Master of Arts (MA)
Faculty of Science
The empathy-altruism hypothesis predicts that when social expectation for helping is low, empathy will facilitate, and distress will attenuate, helping (Batson, 1991). Based on this prediction, this study explored the relations among religious fundamentalism, emotional reactions of empathy and distress, and helping behaviour, for differing targets of need. One hundred thirty-three introductory psychology students (38 male, 95 female), of varying levels of religious fundamentalism, read a letter ostensibly written by a person hoping to attend university during the coming academic year. The letter indicated that the author had concerns about coping with the demands of university studies. The potential student was represented as being either a young heterosexual adult or a young homosexual adult. Participants were asked to indicate how likely they would be to offer help to such a student. Emotional reactions to the individual in need were assessed, as were numerous attitudinal and dispositional variables. It was predicted that individuals higher in religious fundamentalism would react with low empathy and high distress to the homosexual target, and hence, helping would be attenuated for this target. While fundamentalism was positively correlated with distress in reaction to the homosexual target, the predicted impact upon helping was not found. Results did indicate, however, that individuals high in fundamentalism were more likely to help when they perceived the target to be similar to themselves, and less likely to help when the target was perceived as dissimilar. Additionally, the helping of those higher in religious fundamentalism was less likely to be mediated by emotion than it was for those lower in religious fundamentalism It is suggested that the helping behaviour of individuals higher in religious fundamentalism may be motivated by a desire to maintain values.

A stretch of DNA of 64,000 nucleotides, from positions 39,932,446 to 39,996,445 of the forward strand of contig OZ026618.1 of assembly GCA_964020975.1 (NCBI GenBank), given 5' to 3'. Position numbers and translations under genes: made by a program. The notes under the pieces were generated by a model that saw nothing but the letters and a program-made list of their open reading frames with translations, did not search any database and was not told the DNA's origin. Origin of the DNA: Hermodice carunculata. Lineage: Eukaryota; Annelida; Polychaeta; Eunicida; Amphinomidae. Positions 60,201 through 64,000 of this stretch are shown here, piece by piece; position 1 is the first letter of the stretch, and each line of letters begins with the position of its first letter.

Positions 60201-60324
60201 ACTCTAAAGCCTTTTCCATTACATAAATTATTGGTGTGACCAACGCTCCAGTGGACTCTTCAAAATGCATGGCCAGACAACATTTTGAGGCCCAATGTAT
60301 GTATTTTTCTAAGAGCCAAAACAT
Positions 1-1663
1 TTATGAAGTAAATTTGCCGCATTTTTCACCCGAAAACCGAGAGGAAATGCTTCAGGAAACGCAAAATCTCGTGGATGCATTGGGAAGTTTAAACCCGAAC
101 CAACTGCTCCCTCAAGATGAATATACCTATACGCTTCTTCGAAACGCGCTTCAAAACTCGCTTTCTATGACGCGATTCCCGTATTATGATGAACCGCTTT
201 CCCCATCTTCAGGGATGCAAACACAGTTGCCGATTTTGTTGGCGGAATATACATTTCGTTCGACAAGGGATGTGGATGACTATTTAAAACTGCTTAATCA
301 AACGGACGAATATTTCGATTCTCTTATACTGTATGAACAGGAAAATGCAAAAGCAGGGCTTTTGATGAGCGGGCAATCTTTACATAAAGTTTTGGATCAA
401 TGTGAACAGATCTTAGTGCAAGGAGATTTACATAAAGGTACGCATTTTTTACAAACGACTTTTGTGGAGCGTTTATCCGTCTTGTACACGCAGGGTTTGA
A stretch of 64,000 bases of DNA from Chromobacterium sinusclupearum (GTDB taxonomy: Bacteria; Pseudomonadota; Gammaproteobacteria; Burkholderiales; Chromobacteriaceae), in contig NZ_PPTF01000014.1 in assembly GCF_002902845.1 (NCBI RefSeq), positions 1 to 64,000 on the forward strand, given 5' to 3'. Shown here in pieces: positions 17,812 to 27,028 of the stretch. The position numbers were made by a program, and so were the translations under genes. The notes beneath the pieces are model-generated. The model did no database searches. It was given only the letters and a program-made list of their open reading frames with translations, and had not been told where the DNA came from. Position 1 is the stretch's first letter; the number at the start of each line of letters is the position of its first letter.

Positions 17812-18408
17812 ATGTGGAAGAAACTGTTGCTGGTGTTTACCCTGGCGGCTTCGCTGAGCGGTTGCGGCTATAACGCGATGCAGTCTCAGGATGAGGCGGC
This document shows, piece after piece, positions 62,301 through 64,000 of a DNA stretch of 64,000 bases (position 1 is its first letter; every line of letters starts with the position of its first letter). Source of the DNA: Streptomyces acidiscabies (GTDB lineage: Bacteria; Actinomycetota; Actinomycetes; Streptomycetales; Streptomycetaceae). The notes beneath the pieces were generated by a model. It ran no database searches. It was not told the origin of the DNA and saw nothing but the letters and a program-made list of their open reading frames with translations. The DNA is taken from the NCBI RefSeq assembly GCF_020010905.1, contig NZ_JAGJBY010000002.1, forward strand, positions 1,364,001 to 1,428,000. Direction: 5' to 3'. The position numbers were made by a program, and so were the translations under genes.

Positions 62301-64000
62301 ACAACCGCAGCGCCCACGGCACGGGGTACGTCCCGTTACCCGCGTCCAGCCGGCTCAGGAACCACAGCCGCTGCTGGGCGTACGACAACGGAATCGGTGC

Jackson, Lynne Marie, "Does religion teach empathy and helpfulness? The role of fundamentalism and target of need in the religion-helping relation" (1993). Theses and Dissertations (Comprehensive). 623.